A total of 45 undergraduate students participated in this study. The participants were first-year students, enrolled in the regular full-time program, non-athletes and between the ages of 18-20. Data was collected, after obtaining consent from the participants, through group discussions using the Nominal Group Technique (NGT). Perceptions of the participants regarding the barriers and advantages of weight management were discussed. A total of 8 NGT sessions were held, out of which 6 consisted of both male and female participants, 1 consisted of only females and 1 had only males.
The questions were asked based on the following constructs of the Health Belief Model – Perceived Sustainability, Perceived Seriousness, Health, Perceived Benefits, Perceived Barriers, Self-efficacy and Cues to Action. In terms of perceived susceptibility, all 3 groups stated that barriers to weight management would impact one’s physical health. The all-male group also stated that improper weight management would affect potential romantic prospects. For perceived seriousness, all three groups stated that the inability to manage weight would have a negative impact on one’s quality of life. However, an interesting finding in the all-male group was their belief that poor weight management would negatively impact their careers and finances, while the all-female group stated that it would hamper their independence. The perceived barriers to weight management by all the groups were lack of time, along with lack of motivation, social support and a scarcity of healthy food options. Findings for self-efficacy portray that the students lack awareness with respect to which food items provide nutrition and which do not. Information about healthy food and time-management were the areas that required attention from the participants. In cues for actions, all the three groups stated that getting involved in a weight management course, preferably one that is sponsored by the university, would be a beneficial course of action for them.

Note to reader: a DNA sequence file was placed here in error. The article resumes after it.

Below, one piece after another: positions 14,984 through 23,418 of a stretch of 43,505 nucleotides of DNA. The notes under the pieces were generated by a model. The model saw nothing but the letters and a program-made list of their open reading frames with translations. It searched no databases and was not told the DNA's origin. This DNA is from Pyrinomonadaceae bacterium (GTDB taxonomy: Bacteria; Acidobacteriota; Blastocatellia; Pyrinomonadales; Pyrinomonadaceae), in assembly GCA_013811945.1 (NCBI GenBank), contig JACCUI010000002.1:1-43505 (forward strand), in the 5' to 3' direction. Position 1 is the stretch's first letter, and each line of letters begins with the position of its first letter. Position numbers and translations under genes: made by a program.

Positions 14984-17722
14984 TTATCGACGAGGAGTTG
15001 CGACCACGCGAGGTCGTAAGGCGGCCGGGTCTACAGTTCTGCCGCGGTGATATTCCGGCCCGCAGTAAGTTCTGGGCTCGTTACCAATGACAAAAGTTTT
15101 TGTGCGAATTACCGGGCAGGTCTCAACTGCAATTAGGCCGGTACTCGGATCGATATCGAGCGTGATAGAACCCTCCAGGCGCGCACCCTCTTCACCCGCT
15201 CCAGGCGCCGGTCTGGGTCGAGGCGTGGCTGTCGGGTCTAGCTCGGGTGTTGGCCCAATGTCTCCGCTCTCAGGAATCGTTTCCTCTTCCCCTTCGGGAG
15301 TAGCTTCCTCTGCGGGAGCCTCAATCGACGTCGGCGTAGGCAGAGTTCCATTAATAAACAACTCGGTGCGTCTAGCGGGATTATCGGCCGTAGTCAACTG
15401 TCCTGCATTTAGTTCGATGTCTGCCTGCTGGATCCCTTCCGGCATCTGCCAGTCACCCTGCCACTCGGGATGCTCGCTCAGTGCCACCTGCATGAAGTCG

In conclusion, this study helped understand the health beliefs of college students and the factors impacting such beliefs by assessing the transtheoretical model. College is a transitionary phase for many and the changes in one’s lifestyle may have health-related effects which are not always positive, such as a risk for obesity or chronic illnesses. Hence, it is important to make healthy lifestyle decisions such as eating healthy, enrolling in a weight management program and developing hobbies that require physical activity. Awareness should be made among students to opt for a healthier lifestyle and their daily activities should be scheduled in such a manner that they have time for indulging in physical activities. Universities should come up with cost-effective ways to get their students to switch to a healthier lifestyle.
College students are a vulnerable population due to the changes that they undergo, especially during the first year of enrolment. Due to keeping up with the various lifestyle changes and adjustments, they are prone to adopting unhealthy patterns of behaviour, such as eating unhealthy food and not getting enough time to exercise due to their hectic schedules.
A study was conducted among college students and predicting exercise behaviour using the transtheoretical model. This study was done by Elezim and others (2019) to explore how the transtheoretical model could be applied to predict behaviours related to exercise among college students in Macedonia. The factors assessed were self-efficacy expectation, decisions based on pros and cons, social support and enjoyment derived from exercising and the cumulative effect of these factors on behaviour change concerning exercise. A total of 1066 students participated in the study. They were asked to fill a questionnaire. The answers indicated that more than 67% of the students were inactive and were either in the pre-contemplation, contemplation or preparedness stage. 17.6% of the students were in the action stage and had been regularly active for 6 months or less, whereas 14.9% of the students were in the maintenance stage and had been active since more than 6 months.